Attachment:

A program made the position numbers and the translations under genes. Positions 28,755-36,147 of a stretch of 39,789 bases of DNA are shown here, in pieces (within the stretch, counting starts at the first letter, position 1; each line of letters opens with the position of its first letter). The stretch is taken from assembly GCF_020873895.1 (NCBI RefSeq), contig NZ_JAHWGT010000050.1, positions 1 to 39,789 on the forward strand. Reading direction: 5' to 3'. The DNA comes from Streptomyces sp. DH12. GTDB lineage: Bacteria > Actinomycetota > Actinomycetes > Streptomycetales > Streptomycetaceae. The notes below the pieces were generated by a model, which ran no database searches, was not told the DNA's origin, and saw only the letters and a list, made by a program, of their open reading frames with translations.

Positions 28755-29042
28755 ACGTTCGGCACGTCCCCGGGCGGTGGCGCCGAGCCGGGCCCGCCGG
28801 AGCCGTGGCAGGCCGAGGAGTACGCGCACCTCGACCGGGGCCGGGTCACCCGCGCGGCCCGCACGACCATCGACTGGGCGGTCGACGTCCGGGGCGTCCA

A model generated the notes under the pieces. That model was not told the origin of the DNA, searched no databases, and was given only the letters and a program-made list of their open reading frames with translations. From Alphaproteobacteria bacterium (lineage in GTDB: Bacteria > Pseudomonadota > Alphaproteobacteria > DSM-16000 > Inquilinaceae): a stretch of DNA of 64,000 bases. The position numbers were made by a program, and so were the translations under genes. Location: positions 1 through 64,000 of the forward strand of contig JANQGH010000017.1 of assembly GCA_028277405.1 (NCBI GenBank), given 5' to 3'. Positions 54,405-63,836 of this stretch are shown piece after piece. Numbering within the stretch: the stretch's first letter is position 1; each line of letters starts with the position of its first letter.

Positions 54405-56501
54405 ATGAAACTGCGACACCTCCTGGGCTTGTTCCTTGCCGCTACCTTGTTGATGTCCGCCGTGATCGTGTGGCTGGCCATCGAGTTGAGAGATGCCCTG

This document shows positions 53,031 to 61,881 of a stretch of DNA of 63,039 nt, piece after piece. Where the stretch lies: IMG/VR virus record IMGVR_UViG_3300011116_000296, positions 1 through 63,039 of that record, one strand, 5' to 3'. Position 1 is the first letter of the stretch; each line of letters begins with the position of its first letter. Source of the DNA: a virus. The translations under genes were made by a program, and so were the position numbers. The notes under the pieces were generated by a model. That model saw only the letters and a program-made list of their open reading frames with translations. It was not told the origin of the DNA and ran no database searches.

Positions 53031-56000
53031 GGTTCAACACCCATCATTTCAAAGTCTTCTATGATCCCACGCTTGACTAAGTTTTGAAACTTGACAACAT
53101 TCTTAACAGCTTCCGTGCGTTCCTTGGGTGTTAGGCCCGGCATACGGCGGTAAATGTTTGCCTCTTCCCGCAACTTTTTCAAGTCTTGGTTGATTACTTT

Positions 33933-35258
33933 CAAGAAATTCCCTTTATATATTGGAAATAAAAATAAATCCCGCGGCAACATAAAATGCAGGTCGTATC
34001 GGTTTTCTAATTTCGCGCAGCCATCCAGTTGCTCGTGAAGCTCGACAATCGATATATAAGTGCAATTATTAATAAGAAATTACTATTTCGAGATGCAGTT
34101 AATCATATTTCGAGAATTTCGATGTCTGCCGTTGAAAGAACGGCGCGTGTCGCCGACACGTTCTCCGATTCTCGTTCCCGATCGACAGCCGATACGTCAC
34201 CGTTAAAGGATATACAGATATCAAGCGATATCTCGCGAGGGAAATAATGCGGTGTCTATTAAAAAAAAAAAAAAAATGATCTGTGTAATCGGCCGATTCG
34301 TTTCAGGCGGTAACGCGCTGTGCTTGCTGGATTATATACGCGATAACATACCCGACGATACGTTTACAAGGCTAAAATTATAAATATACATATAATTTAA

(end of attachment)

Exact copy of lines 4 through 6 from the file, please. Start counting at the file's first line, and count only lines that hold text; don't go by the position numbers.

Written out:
28801 AGCCGTGGCAGGCCGAGGAGTACGCGCACCTCGACCGGGGCCGGGTCACCCGCGCGGCCCGCACGACCATCGACTGGGCGGTCGACGTCCGGGGCGTCCA

A model generated the notes under the pieces. That model was not told the origin of the DNA, searched no databases, and was given only the letters and a program-made list of their open reading frames with translations. From Alphaproteobacteria bacterium (lineage in GTDB: Bacteria > Pseudomonadota > Alphaproteobacteria > DSM-16000 > Inquilinaceae): a stretch of DNA of 64,000 bases. The position numbers were made by a program, and so were the translations under genes. Location: positions 1 through 64,000 of the forward strand of contig JANQGH010000017.1 of assembly GCA_028277405.1 (NCBI GenBank), given 5' to 3'. Positions 54,405-63,836 of this stretch are shown piece after piece. Numbering within the stretch: the stretch's first letter is position 1; each line of letters starts with the position of its first letter.

Positions 54405-56501